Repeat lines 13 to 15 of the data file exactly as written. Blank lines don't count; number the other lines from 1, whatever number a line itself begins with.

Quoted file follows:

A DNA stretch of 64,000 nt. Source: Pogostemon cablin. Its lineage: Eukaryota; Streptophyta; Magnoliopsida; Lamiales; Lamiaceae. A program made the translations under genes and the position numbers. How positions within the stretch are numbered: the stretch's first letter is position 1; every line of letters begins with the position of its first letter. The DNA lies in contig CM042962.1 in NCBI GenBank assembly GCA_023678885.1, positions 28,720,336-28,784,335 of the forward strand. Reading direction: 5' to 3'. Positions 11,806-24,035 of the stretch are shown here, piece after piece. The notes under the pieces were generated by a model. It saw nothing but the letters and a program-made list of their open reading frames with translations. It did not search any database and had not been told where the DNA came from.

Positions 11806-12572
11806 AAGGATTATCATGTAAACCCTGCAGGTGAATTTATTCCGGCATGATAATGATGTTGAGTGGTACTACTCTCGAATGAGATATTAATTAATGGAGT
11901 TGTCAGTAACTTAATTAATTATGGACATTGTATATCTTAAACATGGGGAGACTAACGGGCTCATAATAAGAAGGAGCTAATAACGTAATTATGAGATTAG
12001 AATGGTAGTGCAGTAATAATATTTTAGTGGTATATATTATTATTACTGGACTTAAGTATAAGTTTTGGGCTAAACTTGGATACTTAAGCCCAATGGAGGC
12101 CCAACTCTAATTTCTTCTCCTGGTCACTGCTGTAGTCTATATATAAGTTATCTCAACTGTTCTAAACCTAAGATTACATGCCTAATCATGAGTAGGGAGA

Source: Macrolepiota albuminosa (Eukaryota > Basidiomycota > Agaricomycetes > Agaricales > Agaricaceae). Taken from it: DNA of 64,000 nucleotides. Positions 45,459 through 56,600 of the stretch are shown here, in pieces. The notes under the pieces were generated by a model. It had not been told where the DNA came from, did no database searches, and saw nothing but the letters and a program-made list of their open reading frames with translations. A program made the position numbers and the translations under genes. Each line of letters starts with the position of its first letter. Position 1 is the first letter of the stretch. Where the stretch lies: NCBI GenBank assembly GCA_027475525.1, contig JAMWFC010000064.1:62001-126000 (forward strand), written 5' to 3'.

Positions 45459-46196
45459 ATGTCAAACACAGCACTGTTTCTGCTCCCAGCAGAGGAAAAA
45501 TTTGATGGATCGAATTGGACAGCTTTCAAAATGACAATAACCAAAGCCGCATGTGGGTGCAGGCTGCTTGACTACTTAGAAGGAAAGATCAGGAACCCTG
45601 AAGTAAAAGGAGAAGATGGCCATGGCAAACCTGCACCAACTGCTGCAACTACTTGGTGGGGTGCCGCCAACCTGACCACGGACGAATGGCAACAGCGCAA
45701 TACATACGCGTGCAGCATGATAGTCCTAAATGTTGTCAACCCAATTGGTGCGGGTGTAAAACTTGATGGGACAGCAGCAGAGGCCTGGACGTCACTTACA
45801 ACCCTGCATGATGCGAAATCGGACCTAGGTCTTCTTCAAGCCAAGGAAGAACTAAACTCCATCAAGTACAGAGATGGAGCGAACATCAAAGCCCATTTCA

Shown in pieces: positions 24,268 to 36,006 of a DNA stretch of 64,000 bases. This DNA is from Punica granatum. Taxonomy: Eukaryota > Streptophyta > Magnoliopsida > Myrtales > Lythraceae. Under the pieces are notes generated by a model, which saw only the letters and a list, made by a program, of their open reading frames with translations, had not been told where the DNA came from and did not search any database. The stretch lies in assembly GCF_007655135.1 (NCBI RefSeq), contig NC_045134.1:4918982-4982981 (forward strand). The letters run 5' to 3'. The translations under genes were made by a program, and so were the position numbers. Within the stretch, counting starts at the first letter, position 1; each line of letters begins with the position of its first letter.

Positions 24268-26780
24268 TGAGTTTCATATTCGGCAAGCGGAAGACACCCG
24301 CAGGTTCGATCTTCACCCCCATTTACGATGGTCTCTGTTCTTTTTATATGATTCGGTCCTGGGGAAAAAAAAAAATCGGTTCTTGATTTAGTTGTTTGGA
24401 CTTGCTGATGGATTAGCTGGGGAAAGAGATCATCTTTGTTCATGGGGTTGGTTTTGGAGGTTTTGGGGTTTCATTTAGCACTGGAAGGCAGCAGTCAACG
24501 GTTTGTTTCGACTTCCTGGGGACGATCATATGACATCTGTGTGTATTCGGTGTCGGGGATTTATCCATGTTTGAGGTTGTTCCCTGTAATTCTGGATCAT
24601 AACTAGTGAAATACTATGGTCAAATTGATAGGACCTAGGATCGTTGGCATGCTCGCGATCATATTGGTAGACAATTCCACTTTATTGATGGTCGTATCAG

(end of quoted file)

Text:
45801 ACCCTGCATGATGCGAAATCGGACCTAGGTCTTCTTCAAGCCAAGGAAGAACTAAACTCCATCAAGTACAGAGATGGAGCGAACATCAAAGCCCATTTCA

Shown in pieces: positions 24,268 to 36,006 of a DNA stretch of 64,000 bases. This DNA is from Punica granatum. Taxonomy: Eukaryota > Streptophyta > Magnoliopsida > Myrtales > Lythraceae. Under the pieces are notes generated by a model, which saw only the letters and a list, made by a program, of their open reading frames with translations, had not been told where the DNA came from and did not search any database. The stretch lies in assembly GCF_007655135.1 (NCBI RefSeq), contig NC_045134.1:4918982-4982981 (forward strand). The letters run 5' to 3'. The translations under genes were made by a program, and so were the position numbers. Within the stretch, counting starts at the first letter, position 1; each line of letters begins with the position of its first letter.

Positions 24268-26780